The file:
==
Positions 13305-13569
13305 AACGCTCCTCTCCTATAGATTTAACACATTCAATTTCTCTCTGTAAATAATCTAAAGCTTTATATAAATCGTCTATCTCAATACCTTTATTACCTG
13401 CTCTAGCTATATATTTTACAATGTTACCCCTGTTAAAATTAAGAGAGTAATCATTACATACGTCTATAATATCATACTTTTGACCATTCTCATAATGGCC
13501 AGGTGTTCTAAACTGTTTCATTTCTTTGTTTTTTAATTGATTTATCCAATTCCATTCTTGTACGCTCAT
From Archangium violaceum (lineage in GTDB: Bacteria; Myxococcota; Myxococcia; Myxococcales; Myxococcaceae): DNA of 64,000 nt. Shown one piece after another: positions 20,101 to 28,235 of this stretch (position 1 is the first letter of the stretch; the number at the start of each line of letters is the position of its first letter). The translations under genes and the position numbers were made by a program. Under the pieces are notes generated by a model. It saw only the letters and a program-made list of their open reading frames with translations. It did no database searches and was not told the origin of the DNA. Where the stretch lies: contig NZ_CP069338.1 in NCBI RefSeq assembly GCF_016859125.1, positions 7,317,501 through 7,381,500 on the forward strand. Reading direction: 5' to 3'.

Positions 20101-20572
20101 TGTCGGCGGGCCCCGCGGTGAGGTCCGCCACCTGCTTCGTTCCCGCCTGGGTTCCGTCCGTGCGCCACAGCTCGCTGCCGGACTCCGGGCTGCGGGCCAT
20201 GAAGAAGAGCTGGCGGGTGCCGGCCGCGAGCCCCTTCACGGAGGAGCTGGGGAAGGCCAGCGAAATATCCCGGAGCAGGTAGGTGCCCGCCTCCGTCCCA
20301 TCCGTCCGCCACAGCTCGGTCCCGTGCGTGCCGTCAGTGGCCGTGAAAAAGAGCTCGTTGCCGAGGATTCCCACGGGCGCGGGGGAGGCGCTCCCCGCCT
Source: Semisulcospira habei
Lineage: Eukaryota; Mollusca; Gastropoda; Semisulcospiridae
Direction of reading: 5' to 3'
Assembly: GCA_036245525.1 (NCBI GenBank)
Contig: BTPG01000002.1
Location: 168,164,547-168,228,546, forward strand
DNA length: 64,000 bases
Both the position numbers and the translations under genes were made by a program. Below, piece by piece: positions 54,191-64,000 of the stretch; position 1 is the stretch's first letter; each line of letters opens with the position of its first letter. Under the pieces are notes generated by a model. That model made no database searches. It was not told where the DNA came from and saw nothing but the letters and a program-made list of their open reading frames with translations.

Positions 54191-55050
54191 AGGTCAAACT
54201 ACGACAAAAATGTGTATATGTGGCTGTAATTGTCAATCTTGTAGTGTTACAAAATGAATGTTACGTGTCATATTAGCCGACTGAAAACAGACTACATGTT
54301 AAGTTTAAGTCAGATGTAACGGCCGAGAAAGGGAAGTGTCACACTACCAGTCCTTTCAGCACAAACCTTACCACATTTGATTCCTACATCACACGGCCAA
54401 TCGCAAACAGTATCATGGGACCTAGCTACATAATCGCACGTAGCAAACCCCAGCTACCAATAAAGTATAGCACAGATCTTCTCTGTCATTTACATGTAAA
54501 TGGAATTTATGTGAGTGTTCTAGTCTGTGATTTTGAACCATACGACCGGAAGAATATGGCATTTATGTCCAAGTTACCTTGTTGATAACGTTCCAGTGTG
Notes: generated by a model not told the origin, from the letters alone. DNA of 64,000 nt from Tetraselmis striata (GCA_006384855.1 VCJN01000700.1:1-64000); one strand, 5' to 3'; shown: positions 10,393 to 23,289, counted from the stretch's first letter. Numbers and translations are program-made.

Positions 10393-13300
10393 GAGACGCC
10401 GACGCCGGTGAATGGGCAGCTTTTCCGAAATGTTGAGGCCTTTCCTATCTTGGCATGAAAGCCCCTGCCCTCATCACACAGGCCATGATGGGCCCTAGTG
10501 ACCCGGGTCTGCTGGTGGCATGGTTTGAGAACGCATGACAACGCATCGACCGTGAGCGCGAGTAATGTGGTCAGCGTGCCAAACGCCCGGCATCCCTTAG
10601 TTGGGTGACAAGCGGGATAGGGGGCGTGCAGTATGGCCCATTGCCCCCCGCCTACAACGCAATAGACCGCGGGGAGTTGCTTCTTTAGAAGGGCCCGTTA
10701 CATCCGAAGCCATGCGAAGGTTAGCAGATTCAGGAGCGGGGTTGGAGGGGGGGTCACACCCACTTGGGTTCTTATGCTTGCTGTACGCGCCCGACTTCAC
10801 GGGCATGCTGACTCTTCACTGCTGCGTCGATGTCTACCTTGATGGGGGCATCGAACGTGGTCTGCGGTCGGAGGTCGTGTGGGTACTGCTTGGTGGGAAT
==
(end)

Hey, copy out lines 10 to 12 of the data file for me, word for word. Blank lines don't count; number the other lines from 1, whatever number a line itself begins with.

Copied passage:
Source: Semisulcospira habei
Lineage: Eukaryota; Mollusca; Gastropoda; Semisulcospiridae
Direction of reading: 5' to 3'